Science Fair Project Encyclopedia
Interactivity is still under continuous debates over its meaning. There are several conceptual views of interactivity, one of the most acceptable have being the contingency view that examine interactivity as process related variable. According to this view,
- Interactivity is similar to the degree of responsiveness, and examined as a communication process in which each message is related to the previous messages exchanged, and to the relation of those messages to the messages preceding them. Sheizaf Rafaeli, one of the cited authors regarding Interactivity defined Interactivity as "an expression of the extent that in a given series of communication exchanges, any third (or later) transmission (or message) is related to the degree to which previous exchanges referred to even earlier transmissions (Rafaeli, 1988).
This view defines three basic levels of interactivity:
- Non-Interactive - when a message is not related to previous messages
- Reactive - when a message is related only to one immediately previous message
- Interactive - when a message is related to a number of previous messages and to the relationship between them.
Human communication is the basic example of interactive communication. Because of that, many conceptualizations of interactivity are based on anthropomorphic definitions. For example, complex systems that detect and react to human behavior are sometimes called interactive. Under this perspective, interaction includes responses to human physical manipulation like movement, body language, and/or changes in psychological states.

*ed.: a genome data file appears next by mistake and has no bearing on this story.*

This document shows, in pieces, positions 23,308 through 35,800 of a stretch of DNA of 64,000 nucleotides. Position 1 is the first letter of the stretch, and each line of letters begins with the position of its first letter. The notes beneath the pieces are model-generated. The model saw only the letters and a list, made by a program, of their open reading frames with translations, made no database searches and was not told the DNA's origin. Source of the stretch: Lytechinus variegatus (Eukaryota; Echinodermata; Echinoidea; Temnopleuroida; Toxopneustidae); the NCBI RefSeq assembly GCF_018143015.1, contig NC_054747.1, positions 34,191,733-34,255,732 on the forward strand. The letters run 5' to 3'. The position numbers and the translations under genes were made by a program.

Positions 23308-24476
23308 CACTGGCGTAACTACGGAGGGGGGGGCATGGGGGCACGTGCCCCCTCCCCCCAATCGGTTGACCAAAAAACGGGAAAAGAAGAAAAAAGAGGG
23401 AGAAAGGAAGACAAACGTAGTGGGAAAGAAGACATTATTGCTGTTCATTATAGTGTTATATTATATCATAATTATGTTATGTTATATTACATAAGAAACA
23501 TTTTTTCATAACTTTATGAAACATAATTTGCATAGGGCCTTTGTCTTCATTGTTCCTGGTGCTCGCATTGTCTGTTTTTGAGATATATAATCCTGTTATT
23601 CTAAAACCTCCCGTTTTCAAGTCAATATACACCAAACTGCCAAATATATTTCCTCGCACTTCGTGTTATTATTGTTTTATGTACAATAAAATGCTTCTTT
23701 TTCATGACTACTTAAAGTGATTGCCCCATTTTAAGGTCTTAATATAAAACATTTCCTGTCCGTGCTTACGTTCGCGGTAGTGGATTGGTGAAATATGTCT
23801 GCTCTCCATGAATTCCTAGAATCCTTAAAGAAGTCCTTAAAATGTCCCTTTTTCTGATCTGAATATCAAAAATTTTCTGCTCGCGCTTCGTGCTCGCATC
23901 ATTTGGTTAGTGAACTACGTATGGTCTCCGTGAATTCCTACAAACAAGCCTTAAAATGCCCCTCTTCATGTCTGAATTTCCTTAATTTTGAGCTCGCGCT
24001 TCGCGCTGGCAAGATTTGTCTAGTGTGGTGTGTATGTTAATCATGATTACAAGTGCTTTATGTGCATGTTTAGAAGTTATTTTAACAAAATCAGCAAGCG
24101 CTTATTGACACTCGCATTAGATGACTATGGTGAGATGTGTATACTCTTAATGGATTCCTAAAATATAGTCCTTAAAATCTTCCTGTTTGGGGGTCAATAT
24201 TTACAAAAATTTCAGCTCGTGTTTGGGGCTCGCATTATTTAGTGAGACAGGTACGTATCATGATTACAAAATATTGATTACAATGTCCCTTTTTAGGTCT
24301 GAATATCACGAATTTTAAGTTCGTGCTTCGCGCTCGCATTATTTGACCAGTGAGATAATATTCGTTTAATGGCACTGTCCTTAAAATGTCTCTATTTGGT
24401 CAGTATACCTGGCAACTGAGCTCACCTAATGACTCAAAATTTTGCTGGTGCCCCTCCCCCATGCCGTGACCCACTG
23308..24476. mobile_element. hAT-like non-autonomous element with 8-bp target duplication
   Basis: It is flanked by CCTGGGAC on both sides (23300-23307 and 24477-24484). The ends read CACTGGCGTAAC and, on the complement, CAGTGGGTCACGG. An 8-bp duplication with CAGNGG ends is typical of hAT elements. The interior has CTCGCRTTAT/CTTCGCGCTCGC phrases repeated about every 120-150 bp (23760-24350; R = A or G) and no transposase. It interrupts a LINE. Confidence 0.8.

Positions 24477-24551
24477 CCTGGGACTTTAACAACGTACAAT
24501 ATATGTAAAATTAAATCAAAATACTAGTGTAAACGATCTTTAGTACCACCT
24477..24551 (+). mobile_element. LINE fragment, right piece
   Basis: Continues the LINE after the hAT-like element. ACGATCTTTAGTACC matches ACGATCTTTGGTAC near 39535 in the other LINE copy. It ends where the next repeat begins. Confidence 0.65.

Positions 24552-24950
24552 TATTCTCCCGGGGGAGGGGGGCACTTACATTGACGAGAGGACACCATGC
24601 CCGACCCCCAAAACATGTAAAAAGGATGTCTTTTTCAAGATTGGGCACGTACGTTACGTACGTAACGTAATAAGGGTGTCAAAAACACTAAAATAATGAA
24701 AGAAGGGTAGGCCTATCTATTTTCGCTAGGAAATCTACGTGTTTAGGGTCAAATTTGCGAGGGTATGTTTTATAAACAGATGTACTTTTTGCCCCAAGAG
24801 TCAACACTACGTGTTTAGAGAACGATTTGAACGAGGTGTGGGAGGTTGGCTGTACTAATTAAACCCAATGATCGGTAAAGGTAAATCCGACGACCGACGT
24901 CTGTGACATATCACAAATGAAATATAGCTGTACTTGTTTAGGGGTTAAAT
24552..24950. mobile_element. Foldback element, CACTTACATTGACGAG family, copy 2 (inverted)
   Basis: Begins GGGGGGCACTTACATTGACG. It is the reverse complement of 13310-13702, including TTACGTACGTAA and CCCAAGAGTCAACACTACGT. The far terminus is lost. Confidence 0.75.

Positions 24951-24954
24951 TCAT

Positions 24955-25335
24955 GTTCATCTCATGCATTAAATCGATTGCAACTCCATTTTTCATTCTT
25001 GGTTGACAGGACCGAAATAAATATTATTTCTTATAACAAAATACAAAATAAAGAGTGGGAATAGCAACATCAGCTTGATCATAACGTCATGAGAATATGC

In computer science, interactive refers to software which accepts input from humans -- for example, data or commands. Interactive software includes most popular programs, such as word processors or spreadsheet applications. By comparison, noninteractive programs operate without human contact; examples of these include compilers and batch processing applications. If the response is complex enough it is said that the system is conducting social interaction and some systems try to achieve this through the implementation of social interfaces .
- Rafaeli, S. (1988). Interactivity: From new media to communication. In R. P. Hawkins, J. M. Wiemann, & S. Pingree (Eds.), Sage Annual Review of Communication Research: Advancing Communication Science: Merging Mass and Interpersonal Processes, 16, 110-134. Beverly Hills: Sage.
- See Sheizaf Rafaeli's home page (http://sheizaf.rafaeli.net)
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